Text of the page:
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Validation execution systems

Hi to all colleagues in the forum.

I am in the process of writing a paper related to validation execution systems.
This kind of system is recent and there is no company close to me where I can
make questions so I ask for your usual cooperation.

I would like to know the rationale for the implementation, the experience during
the implementation and use of the system, satisfaction level, before & after
comparison. Also I would like to know about implementation time, ROI, etc.

Systems that I know for this purpose are:

Valgenesis
QA Valid
CA Validator

I have talked to many people about this kind of ystem but they are kind of
skeptic about it. I understand that the implementation of such system is
delicate as it requires a cultural change of the process, not to add that almost
each company has its own recipe, even within big corporations, divisions could
have different validation approaches. But I do believe that Validation is a
process overdue to be automated. Any help is appreciated.

Please, have in mind that my purpose is to develop a paper that may be
published. Thanks for your help.

Rationale to automate the validation process is to improve the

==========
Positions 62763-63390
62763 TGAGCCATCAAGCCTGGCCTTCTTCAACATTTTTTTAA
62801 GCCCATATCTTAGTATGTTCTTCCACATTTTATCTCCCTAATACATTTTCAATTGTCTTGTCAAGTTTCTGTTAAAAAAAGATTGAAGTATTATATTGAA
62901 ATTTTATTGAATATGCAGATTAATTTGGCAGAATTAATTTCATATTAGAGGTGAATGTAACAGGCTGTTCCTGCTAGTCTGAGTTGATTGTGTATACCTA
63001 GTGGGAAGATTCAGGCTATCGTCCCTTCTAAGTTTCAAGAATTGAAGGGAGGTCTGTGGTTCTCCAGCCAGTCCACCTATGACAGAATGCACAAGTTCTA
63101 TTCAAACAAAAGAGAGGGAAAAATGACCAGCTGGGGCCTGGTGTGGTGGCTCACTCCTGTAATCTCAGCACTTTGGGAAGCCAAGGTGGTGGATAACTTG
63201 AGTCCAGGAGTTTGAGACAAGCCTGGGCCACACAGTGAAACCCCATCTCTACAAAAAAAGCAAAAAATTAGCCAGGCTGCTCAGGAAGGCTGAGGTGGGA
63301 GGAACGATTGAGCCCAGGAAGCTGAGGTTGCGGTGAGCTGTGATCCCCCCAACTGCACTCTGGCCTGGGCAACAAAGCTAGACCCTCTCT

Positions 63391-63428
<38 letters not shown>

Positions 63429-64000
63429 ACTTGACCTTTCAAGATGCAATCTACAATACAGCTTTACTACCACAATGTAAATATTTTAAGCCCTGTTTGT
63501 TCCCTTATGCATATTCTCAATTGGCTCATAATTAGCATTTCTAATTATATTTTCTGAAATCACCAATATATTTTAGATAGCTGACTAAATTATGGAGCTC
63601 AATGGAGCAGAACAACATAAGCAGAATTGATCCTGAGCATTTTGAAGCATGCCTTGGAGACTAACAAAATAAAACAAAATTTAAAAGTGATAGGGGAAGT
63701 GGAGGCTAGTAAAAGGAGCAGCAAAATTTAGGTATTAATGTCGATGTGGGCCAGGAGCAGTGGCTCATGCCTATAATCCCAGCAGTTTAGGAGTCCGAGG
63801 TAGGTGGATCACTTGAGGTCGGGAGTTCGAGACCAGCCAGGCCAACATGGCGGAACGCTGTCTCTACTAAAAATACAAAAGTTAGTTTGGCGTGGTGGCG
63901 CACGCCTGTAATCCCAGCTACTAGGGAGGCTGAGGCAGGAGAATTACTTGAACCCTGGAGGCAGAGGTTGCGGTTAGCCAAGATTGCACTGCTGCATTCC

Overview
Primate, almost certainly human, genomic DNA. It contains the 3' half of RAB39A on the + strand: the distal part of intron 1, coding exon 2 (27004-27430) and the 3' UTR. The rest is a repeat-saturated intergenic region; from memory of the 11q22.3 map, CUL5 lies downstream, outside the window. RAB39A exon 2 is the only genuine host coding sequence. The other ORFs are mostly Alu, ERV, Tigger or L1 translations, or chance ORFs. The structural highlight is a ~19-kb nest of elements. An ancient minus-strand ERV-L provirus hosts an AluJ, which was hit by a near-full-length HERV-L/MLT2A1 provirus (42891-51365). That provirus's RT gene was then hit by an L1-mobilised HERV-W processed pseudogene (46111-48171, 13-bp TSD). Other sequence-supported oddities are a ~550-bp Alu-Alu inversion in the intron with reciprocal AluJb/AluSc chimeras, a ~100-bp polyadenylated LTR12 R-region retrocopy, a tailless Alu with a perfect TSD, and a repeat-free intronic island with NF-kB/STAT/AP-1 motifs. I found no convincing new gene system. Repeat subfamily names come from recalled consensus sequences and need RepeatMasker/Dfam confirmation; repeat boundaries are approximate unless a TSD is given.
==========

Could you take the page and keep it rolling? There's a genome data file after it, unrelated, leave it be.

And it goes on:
consistency, compliance, reduce the validation cycle time and
release the system in to production on time. In fact, we are
experiencing very good improvement in our corporate validation
process after automation. We are little political, need to route the
protocol to various reviewers (Sys owner, validation, QA, IS or Mfg)
for both review and approvals. Just the review process alone takes
25-30 days in the paper based system, with normal review period (5
days). Similarly approval takes another 20 days. Since they are
cross functional users, the review and approvals are not higher
priority for them.

By automating the review and approval workflows (both after protocol
development and testing), we are experiencing 50% reduction in
review and approval cycles. In the automated systems, you could
route the protocol concurrently and they can share their comments.
In addition to time saving, you could find the real time validation
status of any system across the site.

Sorry guys but I don’t think that you are using the word "automation"
correctly. What parts of the process are actually automated?

Call me a nit picker but what you are describing is parallel
processing due to the usage of electronic file formats. This is not
really automation in my book. People are still doing the work not
machines, automatons or robots.

I think you can mislead people to think that validation can actually
be automated, see other post for an expansion on this view point.

Regards
Mary

Automation in the application we implemented – i.e no human interaction
other than clicking OK:

  1. Creating a document from content (includes any type of “validation”
    content, plan, requirements, tests, risks, regulations, in any type of
    format or style, into any type of output etc.)